Today’s Key Takeaways: Will Biden choose union workers or climate activist job killers? March a big month for oil market. Ft. Wainright chooses natural gas-fired system to replace coal. Tesla looking to Chile for lithium supply. Biden plans to veto ESG investing bill.
NEWS OF THE DAY:
Biden administration offers climate activists a deal on Alaska’s Willow oil project
Timothy Puko, The Washington Post, March 1, 2023
White House officials suggested to environmental groups in recent days that they may pair approval for a controversial Arctic oil project with new conservation measures in Alaska but have failed to convince activists the idea is an acceptable compromise, according to three people involved or briefed on the calls.
The high-stakes talks involve what some officials see as one of the most consequential climate decisions of President Biden’s first term, a multibillion-dollar drilling project called Willow. The administration can announce a decision within days, and rejecting the project could lock the administration into a costly legal challenge and alienate key Alaska lawmakers in Congress.
The compromise measures under discussion would include a new ban on drilling in the Arctic Ocean off Alaska’s North Slope and more habitat protections for other parts of the state, said two of the people familiar with the talks, all of whom spoke on the condition of anonymity to discuss confidential communications. They added that administration officials are seriously considering shrinking the Arctic project to just two approved drilling pads, a size so small that officials for ConocoPhillips — the company that has spent nearly five years pursuing federal approval — have suggested it would cause them to back out.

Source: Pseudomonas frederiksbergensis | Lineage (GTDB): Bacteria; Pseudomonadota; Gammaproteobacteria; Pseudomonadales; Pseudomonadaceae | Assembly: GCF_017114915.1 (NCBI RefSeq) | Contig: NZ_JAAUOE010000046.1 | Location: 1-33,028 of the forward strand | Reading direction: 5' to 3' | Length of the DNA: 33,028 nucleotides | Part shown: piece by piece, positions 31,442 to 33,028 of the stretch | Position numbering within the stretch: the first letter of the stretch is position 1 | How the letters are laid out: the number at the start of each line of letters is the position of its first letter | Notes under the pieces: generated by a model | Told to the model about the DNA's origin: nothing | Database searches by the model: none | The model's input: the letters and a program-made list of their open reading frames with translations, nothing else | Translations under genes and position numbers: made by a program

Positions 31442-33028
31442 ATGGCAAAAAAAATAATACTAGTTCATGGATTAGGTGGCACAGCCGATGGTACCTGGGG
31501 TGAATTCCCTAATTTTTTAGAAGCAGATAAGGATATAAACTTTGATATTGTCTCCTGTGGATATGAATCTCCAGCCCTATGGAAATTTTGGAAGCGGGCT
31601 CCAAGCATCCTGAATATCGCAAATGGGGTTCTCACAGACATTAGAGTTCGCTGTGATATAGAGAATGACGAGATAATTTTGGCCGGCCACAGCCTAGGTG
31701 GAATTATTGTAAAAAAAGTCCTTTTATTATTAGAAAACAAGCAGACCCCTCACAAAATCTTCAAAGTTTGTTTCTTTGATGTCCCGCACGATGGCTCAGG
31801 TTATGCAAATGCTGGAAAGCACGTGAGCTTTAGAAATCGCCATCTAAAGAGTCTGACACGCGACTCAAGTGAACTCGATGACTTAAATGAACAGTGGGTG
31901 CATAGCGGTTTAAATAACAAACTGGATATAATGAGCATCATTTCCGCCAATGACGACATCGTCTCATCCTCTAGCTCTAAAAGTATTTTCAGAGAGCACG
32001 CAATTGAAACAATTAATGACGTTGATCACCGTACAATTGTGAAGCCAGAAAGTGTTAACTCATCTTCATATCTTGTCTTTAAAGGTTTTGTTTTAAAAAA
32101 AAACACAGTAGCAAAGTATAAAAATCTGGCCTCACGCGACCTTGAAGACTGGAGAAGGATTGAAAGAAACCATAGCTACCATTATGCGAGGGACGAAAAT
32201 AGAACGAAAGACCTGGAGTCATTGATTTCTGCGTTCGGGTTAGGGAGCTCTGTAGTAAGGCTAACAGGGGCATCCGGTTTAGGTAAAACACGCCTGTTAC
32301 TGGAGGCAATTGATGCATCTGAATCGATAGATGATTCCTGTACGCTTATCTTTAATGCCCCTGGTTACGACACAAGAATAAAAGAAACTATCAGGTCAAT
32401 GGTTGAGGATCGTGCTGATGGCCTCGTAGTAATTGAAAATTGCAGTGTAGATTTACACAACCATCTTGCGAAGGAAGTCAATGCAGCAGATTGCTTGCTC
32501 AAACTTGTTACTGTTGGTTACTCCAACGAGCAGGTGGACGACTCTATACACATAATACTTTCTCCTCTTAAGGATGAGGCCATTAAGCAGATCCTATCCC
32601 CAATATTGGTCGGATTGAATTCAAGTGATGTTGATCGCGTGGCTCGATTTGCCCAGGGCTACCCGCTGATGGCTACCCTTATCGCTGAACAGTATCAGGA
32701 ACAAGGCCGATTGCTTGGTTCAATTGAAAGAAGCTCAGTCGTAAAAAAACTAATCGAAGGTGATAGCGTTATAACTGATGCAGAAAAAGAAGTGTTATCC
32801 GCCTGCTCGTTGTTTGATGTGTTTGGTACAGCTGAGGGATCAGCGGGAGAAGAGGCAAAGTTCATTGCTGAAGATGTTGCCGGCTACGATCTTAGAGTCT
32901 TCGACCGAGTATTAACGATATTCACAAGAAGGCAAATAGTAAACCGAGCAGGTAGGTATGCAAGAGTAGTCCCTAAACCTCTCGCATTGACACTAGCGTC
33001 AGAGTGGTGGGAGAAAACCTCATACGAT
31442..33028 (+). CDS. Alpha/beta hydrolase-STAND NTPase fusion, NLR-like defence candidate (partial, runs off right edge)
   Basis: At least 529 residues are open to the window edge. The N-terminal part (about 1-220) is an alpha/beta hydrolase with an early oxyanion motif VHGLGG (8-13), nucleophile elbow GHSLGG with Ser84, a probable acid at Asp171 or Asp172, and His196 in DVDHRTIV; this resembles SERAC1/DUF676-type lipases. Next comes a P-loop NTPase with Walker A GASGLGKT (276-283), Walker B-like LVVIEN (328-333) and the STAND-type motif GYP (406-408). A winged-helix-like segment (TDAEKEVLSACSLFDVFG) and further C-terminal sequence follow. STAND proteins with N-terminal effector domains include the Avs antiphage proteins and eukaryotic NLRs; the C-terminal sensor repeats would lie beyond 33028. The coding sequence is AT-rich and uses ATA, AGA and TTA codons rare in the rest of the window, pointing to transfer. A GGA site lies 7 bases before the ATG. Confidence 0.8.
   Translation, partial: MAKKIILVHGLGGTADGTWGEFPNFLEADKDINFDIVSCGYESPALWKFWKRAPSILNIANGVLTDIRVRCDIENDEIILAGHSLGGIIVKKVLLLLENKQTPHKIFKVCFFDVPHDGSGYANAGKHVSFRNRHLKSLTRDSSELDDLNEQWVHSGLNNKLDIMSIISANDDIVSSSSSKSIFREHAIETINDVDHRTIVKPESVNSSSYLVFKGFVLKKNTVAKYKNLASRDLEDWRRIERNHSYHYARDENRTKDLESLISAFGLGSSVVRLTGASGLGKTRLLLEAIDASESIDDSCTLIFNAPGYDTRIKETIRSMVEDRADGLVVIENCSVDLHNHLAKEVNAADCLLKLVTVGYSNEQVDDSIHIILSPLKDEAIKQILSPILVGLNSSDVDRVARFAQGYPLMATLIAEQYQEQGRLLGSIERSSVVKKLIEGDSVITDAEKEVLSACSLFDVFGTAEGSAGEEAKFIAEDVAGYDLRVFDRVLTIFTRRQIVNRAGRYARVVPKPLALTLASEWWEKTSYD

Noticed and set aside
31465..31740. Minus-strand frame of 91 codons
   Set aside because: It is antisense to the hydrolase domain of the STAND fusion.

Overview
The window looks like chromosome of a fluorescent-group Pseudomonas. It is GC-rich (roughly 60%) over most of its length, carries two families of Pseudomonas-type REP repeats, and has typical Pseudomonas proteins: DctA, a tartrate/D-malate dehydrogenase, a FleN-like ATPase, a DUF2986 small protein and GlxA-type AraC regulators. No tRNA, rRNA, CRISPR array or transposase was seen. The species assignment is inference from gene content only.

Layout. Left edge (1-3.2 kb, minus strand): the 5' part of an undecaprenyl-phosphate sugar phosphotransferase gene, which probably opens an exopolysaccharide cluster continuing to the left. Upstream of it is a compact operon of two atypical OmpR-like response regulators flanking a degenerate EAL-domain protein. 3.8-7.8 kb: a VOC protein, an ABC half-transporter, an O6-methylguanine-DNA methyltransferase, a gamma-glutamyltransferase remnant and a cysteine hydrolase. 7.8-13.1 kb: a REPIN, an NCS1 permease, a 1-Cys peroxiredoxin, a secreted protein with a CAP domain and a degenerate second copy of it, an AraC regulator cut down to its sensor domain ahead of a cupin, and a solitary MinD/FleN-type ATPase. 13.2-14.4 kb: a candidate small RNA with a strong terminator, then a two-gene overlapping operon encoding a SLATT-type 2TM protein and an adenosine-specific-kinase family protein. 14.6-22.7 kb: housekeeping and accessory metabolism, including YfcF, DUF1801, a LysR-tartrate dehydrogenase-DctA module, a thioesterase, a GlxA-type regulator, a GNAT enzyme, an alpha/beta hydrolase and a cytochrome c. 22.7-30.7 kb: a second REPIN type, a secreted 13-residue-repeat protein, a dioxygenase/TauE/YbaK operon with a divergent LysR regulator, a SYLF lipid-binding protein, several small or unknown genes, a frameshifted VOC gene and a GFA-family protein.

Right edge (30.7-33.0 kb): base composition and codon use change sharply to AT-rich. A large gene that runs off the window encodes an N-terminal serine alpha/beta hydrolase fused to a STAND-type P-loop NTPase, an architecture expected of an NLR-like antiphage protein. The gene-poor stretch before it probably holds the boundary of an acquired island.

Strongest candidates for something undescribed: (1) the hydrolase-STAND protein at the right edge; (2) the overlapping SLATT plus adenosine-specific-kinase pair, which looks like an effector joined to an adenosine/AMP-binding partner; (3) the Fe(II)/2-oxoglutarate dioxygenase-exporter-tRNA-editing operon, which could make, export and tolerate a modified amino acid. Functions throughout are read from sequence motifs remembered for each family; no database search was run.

Oil – It’s Time To Get Serious
Seeking Alpha, March 1, 2023
- March is an important month for the oil market.
- There are many catalysts that should start to push oil prices meaningfully higher.
- Q2 oil market balances should flip back into a deficit, and if we are right, then physical oil market trading will reflect it.
We’ve survived 2/3 of Q1 so far, and March is going to be a pivotal month for the oil market going forward. Why is it so important?
China’s economic data is coming in and starting to surprise to the upside.
- U.S. oil demand is starting to improve following a material drop into year-end 2022.
- Saudi Aramco is expected to increase its official selling price to Asia on the back of higher demand and tighter physical oil market conditions.
- Russia reducing production by ~500k b/d.
- March physical oil trading will show us how mid-Q2 balances look.
Army selects natural gas-fired heat system for Fort Wainwright
Tim Ellis, KUAC, March 1, 2023
The U.S. Army is proposing to replace Fort Wainwright’s coal-fired heat and power plant with natural-gas fired boilers installed around the post. The Army must replace the 65-year-old power plant because it’s becoming unreliable and prohibitively expensive to operate.
Army officials announced their proposed choice in a Final Environmental Impact Statement made public on Feb. 10. They considered building a $687 million replacement coal plant and a $363 million facility that would run on either diesel or natural gas. But they opted instead for the $117 million distributed natural gas-fired boilers alternative. A fourth alternative would have allowed the old plant to continue operating.
“The U.S. Army Garrison Alaska has identified that third alternative as the preferred alternative,” says Jennifer Meyer, chief of Fort Wainwright Directorate of Public Works’ operations and maintenance division. Meyer says the Army can’t yet say much about the natural-gas system or the timeframe in which it’ll be built. But she says it’ll likely take a while.